On one side we have a book of scriptures that does indeed have important things to say about equality, love, forgiveness, and inclusion. But in those same pages you can also find poems, stories, and commandments glorifying racism, patriarchy, separatism, and violence against outsiders. If you read it closely, you’ll notice that all of those noble and universalizing virtues comprise only a minority report in the Bible, which flowered momentarily and for a last time in the teachings of Jesus, but was soon buried under a resurgent orthodoxy of Law and Order.

We want to make the Bible into something it isn’t: a “good book” brimming with God’s Truth. Whenever in our history it’s been taken as such, malevolent individuals and political leaders have used the Bible to advance oppression, violence, injustice, and exploitation of other humans and the natural realm. And then, too, it’s been used to promote the liberation of oppressed groups, civil disobedience in the name of human rights, and a global ethic of reverence for life.

The Bible has been used as a shield for murderous dictators, and as a sword to bring them down. In both cases the Bible has been “used”; that is to say, it’s been shaken down and picked over whenever humans have needed more power to their cause.

While this may sound heretical and sacrilegious, all it takes is a close reading to appreciate the Bible as a protracted moral debate over the balance of love and power. The history of its contributing traditions charts a back-and-forth from one to the other, from vertical management through social revolution to spiritual renaissance. A still closer reading will notice how this balance gradually tips more to the side of love as these faith traditions matured, giving (almost) the last word to Jesus and his early God-is-Love-is-God movement.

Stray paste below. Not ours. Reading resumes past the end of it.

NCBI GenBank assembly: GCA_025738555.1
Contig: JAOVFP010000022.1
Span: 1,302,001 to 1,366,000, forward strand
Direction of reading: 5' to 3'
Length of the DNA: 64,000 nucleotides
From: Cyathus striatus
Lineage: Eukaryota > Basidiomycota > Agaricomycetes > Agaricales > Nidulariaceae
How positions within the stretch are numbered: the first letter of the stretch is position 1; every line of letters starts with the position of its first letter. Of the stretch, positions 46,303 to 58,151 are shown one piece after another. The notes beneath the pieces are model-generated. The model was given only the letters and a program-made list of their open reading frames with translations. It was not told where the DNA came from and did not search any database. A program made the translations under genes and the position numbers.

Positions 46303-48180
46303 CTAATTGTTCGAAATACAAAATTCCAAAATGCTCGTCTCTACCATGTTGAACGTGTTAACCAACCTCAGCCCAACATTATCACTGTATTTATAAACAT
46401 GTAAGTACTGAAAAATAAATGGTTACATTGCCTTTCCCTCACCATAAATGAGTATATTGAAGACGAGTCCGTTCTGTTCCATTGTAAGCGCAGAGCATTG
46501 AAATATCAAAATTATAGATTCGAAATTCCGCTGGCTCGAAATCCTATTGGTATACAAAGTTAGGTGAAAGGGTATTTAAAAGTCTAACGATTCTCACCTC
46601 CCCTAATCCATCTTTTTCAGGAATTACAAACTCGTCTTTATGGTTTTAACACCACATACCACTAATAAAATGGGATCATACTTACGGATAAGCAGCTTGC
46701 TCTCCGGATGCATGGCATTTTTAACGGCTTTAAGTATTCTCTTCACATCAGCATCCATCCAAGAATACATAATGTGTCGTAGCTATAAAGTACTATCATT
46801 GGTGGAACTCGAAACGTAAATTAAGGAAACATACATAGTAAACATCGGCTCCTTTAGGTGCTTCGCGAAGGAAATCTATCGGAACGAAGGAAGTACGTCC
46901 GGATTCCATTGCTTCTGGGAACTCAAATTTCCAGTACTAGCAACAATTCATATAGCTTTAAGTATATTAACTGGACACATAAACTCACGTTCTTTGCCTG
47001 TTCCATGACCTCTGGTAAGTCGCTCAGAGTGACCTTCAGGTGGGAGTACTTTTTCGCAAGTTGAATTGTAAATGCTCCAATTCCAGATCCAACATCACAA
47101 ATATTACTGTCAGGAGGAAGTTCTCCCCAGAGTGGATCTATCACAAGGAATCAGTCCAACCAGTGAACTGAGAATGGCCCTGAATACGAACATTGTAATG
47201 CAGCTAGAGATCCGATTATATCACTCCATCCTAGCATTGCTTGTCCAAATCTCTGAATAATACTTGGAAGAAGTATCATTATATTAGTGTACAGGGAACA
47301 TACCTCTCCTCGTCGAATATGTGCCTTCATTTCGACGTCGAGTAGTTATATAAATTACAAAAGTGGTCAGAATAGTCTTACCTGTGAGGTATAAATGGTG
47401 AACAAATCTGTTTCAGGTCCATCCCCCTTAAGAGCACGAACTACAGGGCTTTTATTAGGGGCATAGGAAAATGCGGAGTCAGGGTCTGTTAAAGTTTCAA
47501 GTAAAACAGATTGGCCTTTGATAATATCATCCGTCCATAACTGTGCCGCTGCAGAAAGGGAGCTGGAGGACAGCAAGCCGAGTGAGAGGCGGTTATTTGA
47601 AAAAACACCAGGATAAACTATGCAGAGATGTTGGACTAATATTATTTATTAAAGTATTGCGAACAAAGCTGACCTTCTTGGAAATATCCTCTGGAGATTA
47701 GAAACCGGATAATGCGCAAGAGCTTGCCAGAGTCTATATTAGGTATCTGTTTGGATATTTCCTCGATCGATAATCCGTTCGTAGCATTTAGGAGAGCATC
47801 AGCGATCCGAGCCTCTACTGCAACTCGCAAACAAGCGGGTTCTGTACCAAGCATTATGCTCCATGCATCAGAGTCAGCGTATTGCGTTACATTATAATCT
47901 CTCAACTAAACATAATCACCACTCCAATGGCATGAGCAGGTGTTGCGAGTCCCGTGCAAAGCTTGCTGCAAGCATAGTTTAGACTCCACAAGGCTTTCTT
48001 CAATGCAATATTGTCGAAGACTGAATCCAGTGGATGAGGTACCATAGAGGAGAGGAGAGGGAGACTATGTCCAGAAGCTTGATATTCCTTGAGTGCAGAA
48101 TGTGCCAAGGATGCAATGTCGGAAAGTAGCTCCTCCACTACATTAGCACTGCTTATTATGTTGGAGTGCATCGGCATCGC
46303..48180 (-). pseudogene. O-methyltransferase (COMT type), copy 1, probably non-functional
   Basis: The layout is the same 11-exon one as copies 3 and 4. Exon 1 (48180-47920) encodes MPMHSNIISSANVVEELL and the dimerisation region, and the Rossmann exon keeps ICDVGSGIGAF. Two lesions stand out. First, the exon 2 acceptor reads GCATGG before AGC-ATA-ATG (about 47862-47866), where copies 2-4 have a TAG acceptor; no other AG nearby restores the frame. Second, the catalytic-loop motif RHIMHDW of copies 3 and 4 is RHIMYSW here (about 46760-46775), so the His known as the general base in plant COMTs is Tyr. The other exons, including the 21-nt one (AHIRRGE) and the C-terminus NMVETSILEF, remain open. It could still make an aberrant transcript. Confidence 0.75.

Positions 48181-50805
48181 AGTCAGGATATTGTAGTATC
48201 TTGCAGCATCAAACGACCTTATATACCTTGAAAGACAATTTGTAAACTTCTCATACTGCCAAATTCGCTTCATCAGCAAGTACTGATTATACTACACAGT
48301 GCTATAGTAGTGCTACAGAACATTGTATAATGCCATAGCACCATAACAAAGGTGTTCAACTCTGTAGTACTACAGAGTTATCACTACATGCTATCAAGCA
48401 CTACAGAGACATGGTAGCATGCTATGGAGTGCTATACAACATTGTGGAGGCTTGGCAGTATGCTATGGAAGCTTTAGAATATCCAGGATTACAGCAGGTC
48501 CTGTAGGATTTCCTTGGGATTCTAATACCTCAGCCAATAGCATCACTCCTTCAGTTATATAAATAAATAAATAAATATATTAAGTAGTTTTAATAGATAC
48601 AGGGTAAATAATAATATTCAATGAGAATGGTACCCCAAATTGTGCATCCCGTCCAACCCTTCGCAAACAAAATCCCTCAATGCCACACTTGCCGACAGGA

So in Trump’s right hand is not the pure good of God’s Word against the evil of violent protesters, or against Trump himself. You really have to choose “which Bible” will represent God’s Word, a selective reading that will necessarily dismiss or ignore its counterpart in the full collection of writings.

And that leaves Trump himself. Is he really on the side of good, or is he on the side of evil? Now we know that siding with the Bible doesn’t automatically make you or your cause good or evil; maybe human beings are just as morally ambiguous. If you regard the Bible as humanly authored, then it’s reasonable to expect them to reflect each other.

But are we ready to accept that Donald Trump is a mixed bag of good and evil (or evil and good) as well?

Could it be that behind his constant blaming, bullying, and prevaricating is an inner child deeply afraid of making mistakes and getting caught? Or could it be that underneath his arrogant self-promotion is a driving need to count for something, to be better than others and thus show himself worthy of someone’s approval. We’ll lose count if we should try to keep track of the number of times he threatens opponents with the shame of being laughed at and ridiculed.